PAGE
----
Chris Van Vliet Discusses His Appearances For AEW, Not Being Under Contract With AEW


Journalist and reporter Chris Van Vliet was recently interviewed by WrestlingINC as he talked about his appearances for AEW and revealed that he was never under an actual contract with the company, despite the “Chris Van Vliet Is All Elite” graphic being created. You can check out some highlights from the interview below:

On discussing ratings and how they are measured: “Are we not just taking from a pool of wrestling fans? I don’t know if all wrestling fans will watch every single show on TV. I don’t know if that still exists. We can get an entire hour about how archaic television ratings are, how incredibly archaic and ridiculous the Nielsen rating system is, so, so old school. You might as well be sending faxes with how old it is. It’s so bad. I would like to see, maybe one day, where we go, alright, this is the number it did on TV. This is how many YouTube views that the clips from that show got. This is how many views the tweets from that got because that’s how most people are watching it. If you don’t watch a full episode of RAW, or SmackDown or Dynamite, you’re probably watching those clips on social media, and I wonder if that will ever happen. This wouldn’t just be a wrestling thing either. It could be a Monday Night Football thing or a World Series thing, but how many people watch it on TV? Great, cool. Also, how many people watched it online and on all the various different outlets there? We’re all getting our cable or whatever, our television is all being provided to us digitally. I think it would just be a matter of clicking a consent box and going, yeah, you can let Nielsen or whatever right system know exactly what I’m watching and when I’m watching it, and I think most of us would go, I kind of thought that that was already happening. We’re talking about sending telegrams here when the rest of us are texting and sending email. How is that the technology that we’re using?”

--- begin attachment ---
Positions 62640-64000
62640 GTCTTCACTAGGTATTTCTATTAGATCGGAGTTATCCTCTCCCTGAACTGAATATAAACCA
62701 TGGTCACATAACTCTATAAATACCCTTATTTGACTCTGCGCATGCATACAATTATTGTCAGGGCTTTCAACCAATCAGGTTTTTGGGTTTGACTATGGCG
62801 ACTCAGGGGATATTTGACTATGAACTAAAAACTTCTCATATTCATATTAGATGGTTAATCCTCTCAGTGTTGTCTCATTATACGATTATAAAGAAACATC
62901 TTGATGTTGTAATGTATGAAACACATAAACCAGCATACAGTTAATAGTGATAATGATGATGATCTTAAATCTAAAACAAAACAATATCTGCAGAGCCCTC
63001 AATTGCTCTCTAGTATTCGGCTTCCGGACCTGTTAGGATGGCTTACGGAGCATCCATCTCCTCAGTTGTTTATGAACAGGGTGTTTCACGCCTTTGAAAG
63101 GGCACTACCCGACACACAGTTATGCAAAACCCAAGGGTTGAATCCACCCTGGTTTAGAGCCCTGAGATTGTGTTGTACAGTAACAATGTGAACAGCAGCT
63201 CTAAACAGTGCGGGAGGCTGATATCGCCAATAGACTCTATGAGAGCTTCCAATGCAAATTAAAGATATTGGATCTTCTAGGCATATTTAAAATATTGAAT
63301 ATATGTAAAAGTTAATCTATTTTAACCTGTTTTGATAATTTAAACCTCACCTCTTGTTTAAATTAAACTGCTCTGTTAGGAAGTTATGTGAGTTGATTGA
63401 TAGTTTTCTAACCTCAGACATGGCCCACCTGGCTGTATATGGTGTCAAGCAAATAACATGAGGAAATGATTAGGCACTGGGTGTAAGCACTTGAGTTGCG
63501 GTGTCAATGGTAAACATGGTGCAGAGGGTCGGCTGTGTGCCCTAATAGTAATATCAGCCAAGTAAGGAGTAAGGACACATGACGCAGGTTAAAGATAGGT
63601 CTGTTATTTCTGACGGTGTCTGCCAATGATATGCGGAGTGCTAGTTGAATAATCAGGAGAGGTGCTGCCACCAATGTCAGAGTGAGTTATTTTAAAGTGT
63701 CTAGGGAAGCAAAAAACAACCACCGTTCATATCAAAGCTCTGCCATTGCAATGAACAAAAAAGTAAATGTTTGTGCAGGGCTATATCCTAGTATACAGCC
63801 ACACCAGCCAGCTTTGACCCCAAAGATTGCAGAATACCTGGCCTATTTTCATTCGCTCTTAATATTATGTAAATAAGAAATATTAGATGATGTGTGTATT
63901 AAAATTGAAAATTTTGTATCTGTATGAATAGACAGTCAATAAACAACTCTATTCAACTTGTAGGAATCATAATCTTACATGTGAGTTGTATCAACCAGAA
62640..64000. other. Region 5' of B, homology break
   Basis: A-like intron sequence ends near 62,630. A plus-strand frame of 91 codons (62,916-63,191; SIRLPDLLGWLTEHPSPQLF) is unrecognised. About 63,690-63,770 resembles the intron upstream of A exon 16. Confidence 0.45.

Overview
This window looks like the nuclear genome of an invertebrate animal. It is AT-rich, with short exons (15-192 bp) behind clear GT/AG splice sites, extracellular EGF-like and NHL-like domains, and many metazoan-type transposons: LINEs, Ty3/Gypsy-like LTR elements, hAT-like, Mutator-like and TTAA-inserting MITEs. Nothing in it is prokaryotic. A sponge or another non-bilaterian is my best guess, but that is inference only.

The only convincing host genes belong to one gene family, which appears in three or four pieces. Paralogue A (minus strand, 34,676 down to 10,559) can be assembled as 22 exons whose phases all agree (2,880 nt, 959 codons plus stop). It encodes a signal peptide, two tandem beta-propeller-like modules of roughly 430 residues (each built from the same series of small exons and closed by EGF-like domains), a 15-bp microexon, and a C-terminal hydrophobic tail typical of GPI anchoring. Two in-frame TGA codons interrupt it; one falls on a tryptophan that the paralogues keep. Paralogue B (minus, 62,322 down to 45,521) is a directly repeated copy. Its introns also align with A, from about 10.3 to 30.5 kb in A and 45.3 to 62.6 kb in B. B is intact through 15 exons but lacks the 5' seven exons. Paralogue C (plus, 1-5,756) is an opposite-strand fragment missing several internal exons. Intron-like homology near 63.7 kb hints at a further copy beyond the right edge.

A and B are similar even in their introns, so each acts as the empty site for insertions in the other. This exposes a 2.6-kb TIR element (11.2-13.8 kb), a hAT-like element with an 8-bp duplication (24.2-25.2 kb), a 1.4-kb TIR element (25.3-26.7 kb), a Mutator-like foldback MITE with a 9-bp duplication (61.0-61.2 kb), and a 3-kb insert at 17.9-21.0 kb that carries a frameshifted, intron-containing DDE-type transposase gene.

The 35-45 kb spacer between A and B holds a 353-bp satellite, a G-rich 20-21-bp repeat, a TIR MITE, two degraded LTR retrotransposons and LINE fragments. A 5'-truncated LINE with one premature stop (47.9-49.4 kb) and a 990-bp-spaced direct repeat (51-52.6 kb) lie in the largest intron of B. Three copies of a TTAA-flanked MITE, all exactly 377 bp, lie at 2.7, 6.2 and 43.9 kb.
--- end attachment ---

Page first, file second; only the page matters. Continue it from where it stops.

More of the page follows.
On his time in AEW: “I was only asked to be part of the first show. I was asked to be part of that first episode of Dynamite October 2 live from Washington D.C., and that was it. And as someone who was a giant wrestling fan my entire life and someone who’s worked in broadcasting for my entire career, that was really really cool to be a tiny little minuscule part of that historic show, which was the first time we saw wrestling on TNT in almost 20 years. I went in. I had my very little spot with Kevin Smith and Jason Mewes, and that’s all I expected it to be. I was super surprised and also really fortunate when they invited me back a few weeks later and I did something with The Rock N Roll Express in Charleston, West Virginia, but that was it. I never signed a contract. It was just like, ‘Do you want to be part of the first episode?’ I went, ‘Yes I do.’ It was so cool. Here we are, Dynamite just had its two-year anniversary recently. So cool to think that was two years ago. Also so cool to think how much has happened with AEW and wrestling in general, just for all of us. For you Nick, for me, for everybody listening to this, two years is a lot of time for things to change. It’s so cool to be able to look back at that moment and go, yeah, I was part of that for four seconds. It’s just a really cool time in general to be a wrestling fan, which also, in turn, means it’s a great time to be a wrestler, but it’s okay everyone. It is okay to like more than one wrestling brand. It is okay, and I feel like we need to tell people it is okay to like WWE, and AEW, and Impact Wrestling, and Ring of Honor, and MLW and New Japan. It’s okay everyone! It’s okay.”

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